Study Shows Longer Commutes Lead to Crappier Marriages; That Explains Los Angeles
A study recently conducted in Sweden can tell Los Angeles a lot about its trafficky, sexually frustrated self. After following the work and home habits of over 2 million Swedes for five years, researchers at Umeå University found that "the risk of separation is 40 percent higher among long-distance commuters than among other people."
Ahnold's true downfall?
Guess this means we can't blame the former governor for his many emerging infidelities, what with that painful private-plane commute from Brentwood to Sacramento every time the girly men of the state legislature got out of line. (With one alleged mistress even on the plane.) Science made him do it!
"One of the long-term risks with commuting is that it can sustain gender-based stereotypes both at home and in the labour market," author Erica Sandow told the Local.
Of course, L.A. provides a much different backdrop than the pastoral IKEA paradise of northwestern Europe.
For one, our blondes are fake.
But we'd also like to think our gender politics are somewhat less traditional than in Sweden, where researchers blame the study's high divorce rates on the alienating divide between a commuting man and his stay-at-home wife. Here in L.A., feminism runs freer in that we all get to sit in freeway traffic for two hours, twice a goddamn day, even if that just means ferrying the kids to soccer practice one burrough over.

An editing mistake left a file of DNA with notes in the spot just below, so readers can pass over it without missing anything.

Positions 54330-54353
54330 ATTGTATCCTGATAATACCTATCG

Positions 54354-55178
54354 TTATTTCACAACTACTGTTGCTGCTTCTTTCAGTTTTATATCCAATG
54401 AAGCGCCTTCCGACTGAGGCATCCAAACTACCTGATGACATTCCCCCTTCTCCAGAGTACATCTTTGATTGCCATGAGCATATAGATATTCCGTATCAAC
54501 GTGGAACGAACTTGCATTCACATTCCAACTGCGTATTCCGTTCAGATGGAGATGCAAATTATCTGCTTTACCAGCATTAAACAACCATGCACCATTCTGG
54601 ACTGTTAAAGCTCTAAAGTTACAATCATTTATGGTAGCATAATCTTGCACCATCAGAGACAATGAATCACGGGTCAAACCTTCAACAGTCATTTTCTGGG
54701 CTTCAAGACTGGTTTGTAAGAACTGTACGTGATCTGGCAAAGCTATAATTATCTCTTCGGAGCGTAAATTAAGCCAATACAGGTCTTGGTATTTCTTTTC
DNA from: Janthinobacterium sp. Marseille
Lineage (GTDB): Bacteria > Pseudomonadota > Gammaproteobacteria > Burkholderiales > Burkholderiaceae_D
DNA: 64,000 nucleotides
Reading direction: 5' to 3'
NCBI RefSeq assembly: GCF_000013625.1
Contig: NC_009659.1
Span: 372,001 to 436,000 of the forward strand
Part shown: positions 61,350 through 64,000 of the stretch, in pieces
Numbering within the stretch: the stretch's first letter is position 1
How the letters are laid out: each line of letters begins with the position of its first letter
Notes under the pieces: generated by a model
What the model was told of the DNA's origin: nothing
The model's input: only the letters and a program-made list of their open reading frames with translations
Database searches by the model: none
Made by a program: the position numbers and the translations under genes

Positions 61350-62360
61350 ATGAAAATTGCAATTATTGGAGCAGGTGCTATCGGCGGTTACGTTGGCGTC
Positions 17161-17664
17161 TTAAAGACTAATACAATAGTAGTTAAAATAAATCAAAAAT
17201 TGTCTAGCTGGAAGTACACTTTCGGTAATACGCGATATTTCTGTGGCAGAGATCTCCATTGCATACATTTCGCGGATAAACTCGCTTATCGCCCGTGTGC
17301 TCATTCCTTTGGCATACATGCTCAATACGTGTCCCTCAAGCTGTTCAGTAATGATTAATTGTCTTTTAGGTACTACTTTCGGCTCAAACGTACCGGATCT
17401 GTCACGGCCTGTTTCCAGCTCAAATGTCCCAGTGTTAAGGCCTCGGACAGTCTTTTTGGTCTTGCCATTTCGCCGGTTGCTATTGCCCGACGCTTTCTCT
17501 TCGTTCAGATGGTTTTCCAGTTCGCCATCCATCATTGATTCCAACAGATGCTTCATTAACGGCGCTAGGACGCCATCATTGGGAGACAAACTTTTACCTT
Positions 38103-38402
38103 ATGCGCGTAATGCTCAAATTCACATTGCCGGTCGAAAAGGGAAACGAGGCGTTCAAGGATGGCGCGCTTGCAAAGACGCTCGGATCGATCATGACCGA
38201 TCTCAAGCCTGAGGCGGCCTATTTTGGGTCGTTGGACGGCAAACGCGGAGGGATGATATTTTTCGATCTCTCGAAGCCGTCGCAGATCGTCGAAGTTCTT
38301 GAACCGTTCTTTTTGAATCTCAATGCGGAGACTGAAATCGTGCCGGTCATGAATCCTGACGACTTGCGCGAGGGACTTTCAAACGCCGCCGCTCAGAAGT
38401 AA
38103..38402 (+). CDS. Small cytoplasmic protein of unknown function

But that probably just deepens the bitter divide between couples.
L.A. isn't ranked as having the worst commute in the country, nor the most divorces, but we'd like to think our ridiculous traffic and raging infidelity problem (too many beautiful people driving SUVs) could account for some off-the-books pointage.
"We don't know today what the increase in commuting will mean to society in the long run and it is important to look at the social costs involved as well," Sandow said.
As if we needed another reason to avoid the 405 at rush hour.